This is where we stayed! I highly recommend staying here for several reasons. First, we were within walking distance of everything in Old Quebec. Second, we had an incredible view of the charming Fairmont Le Chateau Frontenac. Third, there was an electric fireplace next to the bed that was all sorts of cozy. Finally, the people! The people who work here make guests feel as if they are staying at their own home. They went above and beyond to make sure that we were comfortable. 

 

DON’T MISS! Hotel Champlain Vieux Quebec

 

Fairmont Le Château Frontenac

While we didn’t stay here, we had friends who were staying here while we were in Quebec. Because of this, we were able to get a full tour of this palatial hotel. It truly is both elegant and colossal. I felt like I was onboard the Titanic- the nice part- where Rose stays. 

The rooms are cleaned every day, and if little ones happen to leave their teddy bear behind, that teddy bear is guaranteed to be tucked into his very own blanket by the staff. There are restaurants, bars, ballrooms, a spa, a pool… pretty much any amenity one can think of; the Fairmont has it. It is in the heart of Old Quebec and towers over everything else, so the views are stunning. 

 

 

Village Vacances Valcartier 

Although not in the heart of Old Quebec, this family resort is one super fun place to stay. It’s like staying at a Disney Resort, in that everything one might need is right there- entertainment, food, shopping, and wellness. Its home to an indoor and outdoor waterpark, along with the most epic sledding hill park that I’ve ever seen. It’s also home to North America’s only ice hotel. To stay the night there, one also gets a regular room at the hotel, just in case one changes their mind in the middle of the night. 

 

Ice Hotel in Quebec

Would you be able to sleep on a bed of ice? Not me.

 

Come explore the streets of Old Quebec. Catch a street performance on Dufferin Terrace. Splash around at Bora Parc. It’s all here, in the heart of North America, on the eastern coast of Canada- a little slice of Europe. Beautiful Quebec City, truly makes a a family-friendly destination for travelers of all ages.

 

When You Go

Getting to Quebec City from LA

 

 

United and Air Canada feature flights from LA to Quebec City with only one stop at around 7.5 hours. Good news is that the drive from the airport to Old Quebec City (which is definitely where visitors will want to stay) is only a short 20 minutes. In order to get around the city, a car is necessary. There is an Enterprise at the airport, and they have winter-friendly vehicles for visitors with less snow experience.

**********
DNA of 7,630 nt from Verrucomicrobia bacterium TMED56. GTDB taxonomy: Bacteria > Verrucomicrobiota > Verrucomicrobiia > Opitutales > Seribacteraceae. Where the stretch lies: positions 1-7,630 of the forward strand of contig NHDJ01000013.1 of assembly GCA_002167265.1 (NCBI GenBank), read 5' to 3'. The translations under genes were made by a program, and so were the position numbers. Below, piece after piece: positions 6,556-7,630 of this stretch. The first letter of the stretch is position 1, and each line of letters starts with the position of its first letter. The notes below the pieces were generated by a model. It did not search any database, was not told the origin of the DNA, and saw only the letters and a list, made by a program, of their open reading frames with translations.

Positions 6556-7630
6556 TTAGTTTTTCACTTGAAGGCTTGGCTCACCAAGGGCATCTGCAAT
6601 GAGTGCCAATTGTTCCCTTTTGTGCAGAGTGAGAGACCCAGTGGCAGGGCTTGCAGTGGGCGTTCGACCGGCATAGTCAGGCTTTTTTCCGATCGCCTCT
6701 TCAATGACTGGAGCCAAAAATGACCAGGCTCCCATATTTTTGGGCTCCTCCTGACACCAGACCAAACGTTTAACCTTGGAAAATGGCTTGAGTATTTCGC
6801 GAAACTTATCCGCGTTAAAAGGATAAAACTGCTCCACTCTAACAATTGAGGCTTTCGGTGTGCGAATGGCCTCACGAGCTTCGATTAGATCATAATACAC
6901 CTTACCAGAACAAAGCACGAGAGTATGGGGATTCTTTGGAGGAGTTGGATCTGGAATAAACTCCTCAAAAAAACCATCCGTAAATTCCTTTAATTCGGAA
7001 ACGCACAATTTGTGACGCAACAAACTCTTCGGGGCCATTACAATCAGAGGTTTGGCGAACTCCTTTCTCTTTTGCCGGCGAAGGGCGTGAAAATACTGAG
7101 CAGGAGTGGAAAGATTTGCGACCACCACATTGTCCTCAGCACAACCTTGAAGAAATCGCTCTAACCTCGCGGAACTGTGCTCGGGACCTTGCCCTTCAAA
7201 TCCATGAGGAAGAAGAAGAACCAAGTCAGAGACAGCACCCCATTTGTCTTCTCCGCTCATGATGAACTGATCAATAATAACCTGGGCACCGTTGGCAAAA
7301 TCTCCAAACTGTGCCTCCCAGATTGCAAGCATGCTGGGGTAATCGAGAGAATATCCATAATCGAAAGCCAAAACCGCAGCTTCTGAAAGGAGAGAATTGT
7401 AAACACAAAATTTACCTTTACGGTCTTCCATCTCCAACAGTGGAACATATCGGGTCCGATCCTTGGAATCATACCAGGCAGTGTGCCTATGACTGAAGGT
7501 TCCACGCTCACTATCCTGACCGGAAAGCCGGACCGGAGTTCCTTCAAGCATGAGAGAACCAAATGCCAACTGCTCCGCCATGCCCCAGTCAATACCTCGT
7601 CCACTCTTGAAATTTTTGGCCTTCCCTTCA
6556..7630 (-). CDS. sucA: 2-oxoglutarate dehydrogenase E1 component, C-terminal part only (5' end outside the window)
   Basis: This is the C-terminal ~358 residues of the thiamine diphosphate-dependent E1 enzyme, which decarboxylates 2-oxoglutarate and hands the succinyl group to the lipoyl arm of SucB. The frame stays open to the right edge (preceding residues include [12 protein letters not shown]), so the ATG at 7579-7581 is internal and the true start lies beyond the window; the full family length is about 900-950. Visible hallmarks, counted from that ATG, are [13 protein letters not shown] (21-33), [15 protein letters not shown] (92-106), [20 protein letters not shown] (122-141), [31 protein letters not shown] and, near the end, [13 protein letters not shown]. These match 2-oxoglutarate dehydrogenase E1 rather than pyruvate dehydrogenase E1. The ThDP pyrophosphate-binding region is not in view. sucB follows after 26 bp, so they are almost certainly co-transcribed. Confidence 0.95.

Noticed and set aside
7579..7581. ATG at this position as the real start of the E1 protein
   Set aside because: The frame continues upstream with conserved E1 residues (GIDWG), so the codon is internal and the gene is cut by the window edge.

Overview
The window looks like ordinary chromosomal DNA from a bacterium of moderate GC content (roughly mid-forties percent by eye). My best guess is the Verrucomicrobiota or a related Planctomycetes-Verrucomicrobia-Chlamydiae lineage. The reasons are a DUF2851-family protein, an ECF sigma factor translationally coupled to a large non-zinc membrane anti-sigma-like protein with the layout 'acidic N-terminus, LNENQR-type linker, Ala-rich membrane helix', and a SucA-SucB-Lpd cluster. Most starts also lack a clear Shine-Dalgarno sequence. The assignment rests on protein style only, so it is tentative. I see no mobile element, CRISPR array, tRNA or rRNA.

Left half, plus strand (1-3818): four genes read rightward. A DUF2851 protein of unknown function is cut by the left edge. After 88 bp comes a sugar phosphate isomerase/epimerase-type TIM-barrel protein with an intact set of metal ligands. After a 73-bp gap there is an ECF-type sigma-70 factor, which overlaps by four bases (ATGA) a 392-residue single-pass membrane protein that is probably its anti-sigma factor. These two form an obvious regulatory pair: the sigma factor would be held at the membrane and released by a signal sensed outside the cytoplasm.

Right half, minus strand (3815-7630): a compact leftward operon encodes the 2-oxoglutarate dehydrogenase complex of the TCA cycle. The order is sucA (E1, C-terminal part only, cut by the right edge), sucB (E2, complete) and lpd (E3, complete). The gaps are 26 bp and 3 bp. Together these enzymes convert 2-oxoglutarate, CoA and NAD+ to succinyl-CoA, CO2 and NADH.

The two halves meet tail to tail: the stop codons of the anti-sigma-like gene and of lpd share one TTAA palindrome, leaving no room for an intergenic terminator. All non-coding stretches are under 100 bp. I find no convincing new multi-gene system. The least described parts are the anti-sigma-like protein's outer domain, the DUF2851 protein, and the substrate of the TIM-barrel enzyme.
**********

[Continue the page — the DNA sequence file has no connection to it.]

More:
An excellent discount site for flights (and cars, hotels) is Expedia! This is where we start our research for the best deals!

If you’d like to be in the know for exclusive discounts to fly anywhere in the world, check out Going (formerly Scott’s Cheap Flights). Their website shows current deals, and they send emails when they find crazy cheap discounts. Some can even be booked with points.

To get discounts on tours in the area, we recommend Get Your Guide or Viator (which offers 51% off last-minute tours!).

To save time (and because we travel so much), we got an annual travel insurance policy for the whole family from this site. They have affordable policies for individual trips, too, and tools to make picking one easy.

 

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Steffy McCourt is a mom to three active and awesome boys, two budgies, one cockatiel, and a mischievous corgi. Currently an ELA Teacher in Plymouth, Michigan, she also writes for parenting magazines and education websites. She just recently launched her own travel website, www.mifamilytravel.com; a tribute to the state of Michigan. She has an MS in Educational Leadership from Butler University and a BA in English from Indiana University.